While it's best to wash with the wand aimed downward, at times you'll have to point it somewhat upward, especially under soffits. When you do, remember the general rule not to drive the water directly into cracks or gaps. And always avoid shooting water up into soffit vents. Also, it is dangerous to wash directly underneath the shingles, because they can be easily moved and misplaced.
Never pressure wash while standing on a ladder; the recoil from the pressure can knock you off balance. For that reason we recommend, the telescoping wand that can reach points as high as 24'. They are easy to operate and are great accessory for washing 2 or 3 story buildings.
Steer clear of electrical devices like lights and outlets. You can easily cause a short circuit or break them. If you are using an electric pressure washer, make sure it is equipped with the Ground Fault Circuit Interrupter (GFCI), to protect yourself from possible electrical shocks.
Always test the pressure of the outgoing water, to eliminate the possibility of stripping loose paint and gouging the wood or other surfaces. This is considered the most common mistakes and will leave you with time-consuming, difficult wood repairs.
Make sure the wood is completely dry before applying seals and new paint.
Pressure washing techniques:
1. CONNECT the pressure washer to the outdoor faucet through an ordinary garden hose, attach a nozzle (make sure it is fully attached) and start the engine. Wear goggles to keep paint chips and dirt out of your eyes, and clothing that can get soaked. Expect to get wet.
2. PRACTICE handling the washer in a low area first. Hold the wand with two hands and move it across the siding from side to side at a steady pace. Start about 2-3 ft. from the siding, then move closer until you find the optimal cleaning distance. In general, work at a horizontal or slightly downward angle to avoid driving water up under the siding.
3. BEGIN washing the walls at the bottom and work upwards. Wash the gutters and soffits as well as the siding. Direct the spray away from breakable objects like windows and outside lights, and remove house numbers and window boxes whenever possible.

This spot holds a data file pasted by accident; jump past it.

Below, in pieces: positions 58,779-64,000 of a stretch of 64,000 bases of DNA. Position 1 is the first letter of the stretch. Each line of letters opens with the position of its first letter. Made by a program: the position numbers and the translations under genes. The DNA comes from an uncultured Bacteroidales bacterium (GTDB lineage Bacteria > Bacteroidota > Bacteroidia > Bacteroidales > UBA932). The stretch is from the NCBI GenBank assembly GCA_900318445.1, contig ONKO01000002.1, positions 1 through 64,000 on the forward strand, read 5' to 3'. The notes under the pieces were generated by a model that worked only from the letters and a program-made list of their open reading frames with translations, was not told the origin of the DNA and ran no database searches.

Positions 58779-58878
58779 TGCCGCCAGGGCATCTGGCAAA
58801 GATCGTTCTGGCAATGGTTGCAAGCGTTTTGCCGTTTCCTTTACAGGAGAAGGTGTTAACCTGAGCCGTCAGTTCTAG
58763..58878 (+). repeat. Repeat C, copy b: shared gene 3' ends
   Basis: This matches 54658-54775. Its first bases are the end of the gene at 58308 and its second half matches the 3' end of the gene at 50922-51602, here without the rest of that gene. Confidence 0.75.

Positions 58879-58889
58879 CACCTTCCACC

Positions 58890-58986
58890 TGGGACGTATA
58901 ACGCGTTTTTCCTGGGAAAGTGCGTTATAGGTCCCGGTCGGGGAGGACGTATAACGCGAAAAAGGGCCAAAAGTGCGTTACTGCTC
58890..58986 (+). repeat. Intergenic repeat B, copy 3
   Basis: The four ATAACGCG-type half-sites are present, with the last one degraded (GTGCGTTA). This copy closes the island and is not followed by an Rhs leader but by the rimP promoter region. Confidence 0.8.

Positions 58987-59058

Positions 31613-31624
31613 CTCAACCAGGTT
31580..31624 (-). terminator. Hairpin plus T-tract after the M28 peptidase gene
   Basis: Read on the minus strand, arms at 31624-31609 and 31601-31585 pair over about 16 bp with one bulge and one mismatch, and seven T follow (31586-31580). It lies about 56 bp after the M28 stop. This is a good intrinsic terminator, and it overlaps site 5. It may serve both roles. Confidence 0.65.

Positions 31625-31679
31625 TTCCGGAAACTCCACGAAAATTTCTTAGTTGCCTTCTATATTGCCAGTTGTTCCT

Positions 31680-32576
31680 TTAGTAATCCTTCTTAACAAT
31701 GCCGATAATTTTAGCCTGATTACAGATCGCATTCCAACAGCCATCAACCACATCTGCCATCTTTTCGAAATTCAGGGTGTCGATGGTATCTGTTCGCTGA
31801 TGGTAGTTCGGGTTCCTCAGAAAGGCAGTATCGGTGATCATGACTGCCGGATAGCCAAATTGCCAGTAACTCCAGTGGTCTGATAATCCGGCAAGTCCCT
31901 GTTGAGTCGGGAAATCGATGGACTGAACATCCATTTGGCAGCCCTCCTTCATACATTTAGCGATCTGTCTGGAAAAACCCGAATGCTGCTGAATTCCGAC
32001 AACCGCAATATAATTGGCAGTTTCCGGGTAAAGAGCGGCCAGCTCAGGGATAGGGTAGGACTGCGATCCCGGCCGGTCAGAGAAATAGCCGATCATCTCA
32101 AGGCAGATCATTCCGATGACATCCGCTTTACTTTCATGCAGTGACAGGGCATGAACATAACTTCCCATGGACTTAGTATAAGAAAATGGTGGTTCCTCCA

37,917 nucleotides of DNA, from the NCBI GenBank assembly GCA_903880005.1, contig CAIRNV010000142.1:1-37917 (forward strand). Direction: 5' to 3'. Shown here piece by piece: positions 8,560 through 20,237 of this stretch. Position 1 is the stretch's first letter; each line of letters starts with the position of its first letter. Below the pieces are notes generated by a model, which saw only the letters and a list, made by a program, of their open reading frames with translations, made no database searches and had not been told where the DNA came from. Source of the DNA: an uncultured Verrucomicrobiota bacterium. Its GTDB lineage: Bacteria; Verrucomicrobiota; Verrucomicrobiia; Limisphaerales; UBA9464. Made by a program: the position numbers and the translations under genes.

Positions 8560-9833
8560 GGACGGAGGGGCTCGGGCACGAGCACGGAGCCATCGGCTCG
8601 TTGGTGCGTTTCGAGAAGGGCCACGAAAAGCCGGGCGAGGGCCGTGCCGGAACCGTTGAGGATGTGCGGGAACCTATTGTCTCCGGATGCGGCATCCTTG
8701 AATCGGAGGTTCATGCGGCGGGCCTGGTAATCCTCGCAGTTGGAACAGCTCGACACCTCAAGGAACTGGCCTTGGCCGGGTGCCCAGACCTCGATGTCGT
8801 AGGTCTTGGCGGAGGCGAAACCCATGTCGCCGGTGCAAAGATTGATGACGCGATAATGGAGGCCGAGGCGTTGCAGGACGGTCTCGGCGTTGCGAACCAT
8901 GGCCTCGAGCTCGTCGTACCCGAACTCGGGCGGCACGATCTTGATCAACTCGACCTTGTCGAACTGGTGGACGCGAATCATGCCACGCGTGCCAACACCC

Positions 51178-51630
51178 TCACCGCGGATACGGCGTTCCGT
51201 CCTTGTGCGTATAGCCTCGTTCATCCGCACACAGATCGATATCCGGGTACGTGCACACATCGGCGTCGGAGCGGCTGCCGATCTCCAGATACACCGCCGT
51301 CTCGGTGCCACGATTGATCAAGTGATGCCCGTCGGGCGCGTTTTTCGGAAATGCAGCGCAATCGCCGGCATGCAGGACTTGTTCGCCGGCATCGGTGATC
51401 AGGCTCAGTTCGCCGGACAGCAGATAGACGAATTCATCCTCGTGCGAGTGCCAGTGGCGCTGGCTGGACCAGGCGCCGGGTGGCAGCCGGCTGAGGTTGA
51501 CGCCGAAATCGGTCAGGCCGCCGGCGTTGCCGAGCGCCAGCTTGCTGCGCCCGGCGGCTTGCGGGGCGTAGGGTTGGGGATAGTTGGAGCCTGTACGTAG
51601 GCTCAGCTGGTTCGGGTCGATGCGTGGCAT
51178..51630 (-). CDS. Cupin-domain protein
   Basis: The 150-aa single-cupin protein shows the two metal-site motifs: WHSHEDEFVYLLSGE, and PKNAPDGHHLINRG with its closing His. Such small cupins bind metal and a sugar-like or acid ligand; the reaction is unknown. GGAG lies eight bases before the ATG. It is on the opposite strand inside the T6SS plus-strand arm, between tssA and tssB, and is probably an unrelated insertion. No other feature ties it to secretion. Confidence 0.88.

4. PRESSURE from the power washers will remove loose paint, but they're not a substitute for scraping. In some cases you will have to scrape additional loose paint.
5. CAUTION! If you hold the nozzle too close or for too long in one spot, you'll gouge the wood. Gouging will be inevitable if you try to strip paint.
6. DIRECT the nozzle away from windows, holding the wand away at an angle so you don't drive water into joints, gaps or against the glass. Even so, check the sill on the inside and dry up any water that leaked through. Remove the shutters after washing and wash underneath.
7. USE an adjustable extension wand (6 to 18 ft.) to wash high areas. At full length and at high pressures, the wand takes some muscle to handle. It is also advisable to use a belt kit to support the weight of the wand. Such wand with water flowing through the hose can weigh as much as 40 lbs. Good control takes some practice, but it's safer than pressure washing from a ladder. Remember to keep all the windows closed.
8. CLEAN high areas beyond the reach of the pressure washer extension with a rotating nylon brush and a quality pressure washer chemicals. Begin from the lower areas and work upward, rinsing frequently. Let the cleaning solution dwell for 10 to 15 minutes. When finished, rinse with fresh water from the top down using your pressure washer. Your deck and/or fence are now ready for a new paint.
Remembering these pressure washing tips and techniques, your first experience with power washing will be flawless.
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